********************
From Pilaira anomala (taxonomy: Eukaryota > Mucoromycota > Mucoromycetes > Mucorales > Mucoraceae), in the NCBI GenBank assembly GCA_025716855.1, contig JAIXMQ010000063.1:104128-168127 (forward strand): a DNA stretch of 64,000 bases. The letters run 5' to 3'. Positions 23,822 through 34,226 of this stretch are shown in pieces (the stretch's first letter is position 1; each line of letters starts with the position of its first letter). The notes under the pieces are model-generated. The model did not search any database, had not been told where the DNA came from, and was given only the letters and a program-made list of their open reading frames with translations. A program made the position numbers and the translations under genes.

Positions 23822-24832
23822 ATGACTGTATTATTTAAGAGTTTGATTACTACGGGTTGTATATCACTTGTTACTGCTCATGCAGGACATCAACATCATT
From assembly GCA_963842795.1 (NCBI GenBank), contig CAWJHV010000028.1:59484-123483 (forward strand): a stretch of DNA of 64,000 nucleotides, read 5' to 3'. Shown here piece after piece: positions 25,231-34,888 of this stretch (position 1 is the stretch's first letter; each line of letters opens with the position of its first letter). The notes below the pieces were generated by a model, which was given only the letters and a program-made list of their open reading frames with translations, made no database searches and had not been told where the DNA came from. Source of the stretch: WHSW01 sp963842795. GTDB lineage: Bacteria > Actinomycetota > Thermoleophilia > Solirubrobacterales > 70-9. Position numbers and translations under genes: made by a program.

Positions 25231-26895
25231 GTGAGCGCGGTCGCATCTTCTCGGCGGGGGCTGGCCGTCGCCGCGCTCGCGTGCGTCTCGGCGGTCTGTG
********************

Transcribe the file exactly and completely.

From Pilaira anomala (taxonomy: Eukaryota > Mucoromycota > Mucoromycetes > Mucorales > Mucoraceae), in the NCBI GenBank assembly GCA_025716855.1, contig JAIXMQ010000063.1:104128-168127 (forward strand): a DNA stretch of 64,000 bases. The letters run 5' to 3'. Positions 23,822 through 34,226 of this stretch are shown in pieces (the stretch's first letter is position 1; each line of letters starts with the position of its first letter). The notes under the pieces are model-generated. The model did not search any database, had not been told where the DNA came from, and was given only the letters and a program-made list of their open reading frames with translations. A program made the position numbers and the translations under genes.

Positions 23822-24832
23822 ATGACTGTATTATTTAAGAGTTTGATTACTACGGGTTGTATATCACTTGTTACTGCTCATGCAGGACATCAACATCATT
From assembly GCA_963842795.1 (NCBI GenBank), contig CAWJHV010000028.1:59484-123483 (forward strand): a stretch of DNA of 64,000 nucleotides, read 5' to 3'. Shown here piece after piece: positions 25,231-34,888 of this stretch (position 1 is the stretch's first letter; each line of letters opens with the position of its first letter). The notes below the pieces were generated by a model, which was given only the letters and a program-made list of their open reading frames with translations, made no database searches and had not been told where the DNA came from. Source of the stretch: WHSW01 sp963842795. GTDB lineage: Bacteria > Actinomycetota > Thermoleophilia > Solirubrobacterales > 70-9. Position numbers and translations under genes: made by a program.

Positions 25231-26895
25231 GTGAGCGCGGTCGCATCTTCTCGGCGGGGGCTGGCCGTCGCCGCGCTCGCGTGCGTCTCGGCGGTCTGTG